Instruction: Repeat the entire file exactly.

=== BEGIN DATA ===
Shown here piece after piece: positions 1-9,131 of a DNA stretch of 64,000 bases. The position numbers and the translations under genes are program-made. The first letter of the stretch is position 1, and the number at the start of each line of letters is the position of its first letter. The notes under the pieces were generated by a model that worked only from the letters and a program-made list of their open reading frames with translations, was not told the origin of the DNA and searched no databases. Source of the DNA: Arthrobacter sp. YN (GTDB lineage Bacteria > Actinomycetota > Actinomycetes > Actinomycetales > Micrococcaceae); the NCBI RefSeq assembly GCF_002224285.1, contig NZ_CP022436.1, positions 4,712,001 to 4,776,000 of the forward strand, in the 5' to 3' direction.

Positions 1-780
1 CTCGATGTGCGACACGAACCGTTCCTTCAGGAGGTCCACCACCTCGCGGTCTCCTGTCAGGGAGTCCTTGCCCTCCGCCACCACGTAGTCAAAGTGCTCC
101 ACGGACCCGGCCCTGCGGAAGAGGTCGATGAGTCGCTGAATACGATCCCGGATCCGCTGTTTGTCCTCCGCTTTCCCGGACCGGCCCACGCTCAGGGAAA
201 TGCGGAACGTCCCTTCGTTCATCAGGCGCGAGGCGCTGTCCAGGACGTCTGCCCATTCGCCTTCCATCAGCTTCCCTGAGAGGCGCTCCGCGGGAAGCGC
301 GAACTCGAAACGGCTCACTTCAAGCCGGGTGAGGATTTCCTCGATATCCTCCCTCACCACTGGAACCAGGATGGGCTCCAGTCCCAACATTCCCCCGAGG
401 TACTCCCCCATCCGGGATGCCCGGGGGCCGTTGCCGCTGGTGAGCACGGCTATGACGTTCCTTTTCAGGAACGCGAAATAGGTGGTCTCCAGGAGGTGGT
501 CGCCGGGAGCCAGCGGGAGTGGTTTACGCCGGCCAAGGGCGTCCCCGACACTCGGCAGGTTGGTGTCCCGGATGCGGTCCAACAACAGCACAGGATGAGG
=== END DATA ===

Shown here piece after piece: positions 1-9,131 of a DNA stretch of 64,000 bases. The position numbers and the translations under genes are program-made. The first letter of the stretch is position 1, and the number at the start of each line of letters is the position of its first letter. The notes under the pieces were generated by a model that worked only from the letters and a program-made list of their open reading frames with translations, was not told the origin of the DNA and searched no databases. Source of the DNA: Arthrobacter sp. YN (GTDB lineage Bacteria > Actinomycetota > Actinomycetes > Actinomycetales > Micrococcaceae); the NCBI RefSeq assembly GCF_002224285.1, contig NZ_CP022436.1, positions 4,712,001 to 4,776,000 of the forward strand, in the 5' to 3' direction.

Positions 1-780
1 CTCGATGTGCGACACGAACCGTTCCTTCAGGAGGTCCACCACCTCGCGGTCTCCTGTCAGGGAGTCCTTGCCCTCCGCCACCACGTAGTCAAAGTGCTCC
101 ACGGACCCGGCCCTGCGGAAGAGGTCGATGAGTCGCTGAATACGATCCCGGATCCGCTGTTTGTCCTCCGCTTTCCCGGACCGGCCCACGCTCAGGGAAA
201 TGCGGAACGTCCCTTCGTTCATCAGGCGCGAGGCGCTGTCCAGGACGTCTGCCCATTCGCCTTCCATCAGCTTCCCTGAGAGGCGCTCCGCGGGAAGCGC
301 GAACTCGAAACGGCTCACTTCAAGCCGGGTGAGGATTTCCTCGATATCCTCCCTCACCACTGGAACCAGGATGGGCTCCAGTCCCAACATTCCCCCGAGG
401 TACTCCCCCATCCGGGATGCCCGGGGGCCGTTGCCGCTGGTGAGCACGGCTATGACGTTCCTTTTCAGGAACGCGAAATAGGTGGTCTCCAGGAGGTGGT
501 CGCCGGGAGCCAGCGGGAGTGGTTTACGCCGGCCAAGGGCGTCCCCGACACTCGGCAGGTTGGTGTCCCGGATGCGGTCCAACAACAGCACAGGATGAGG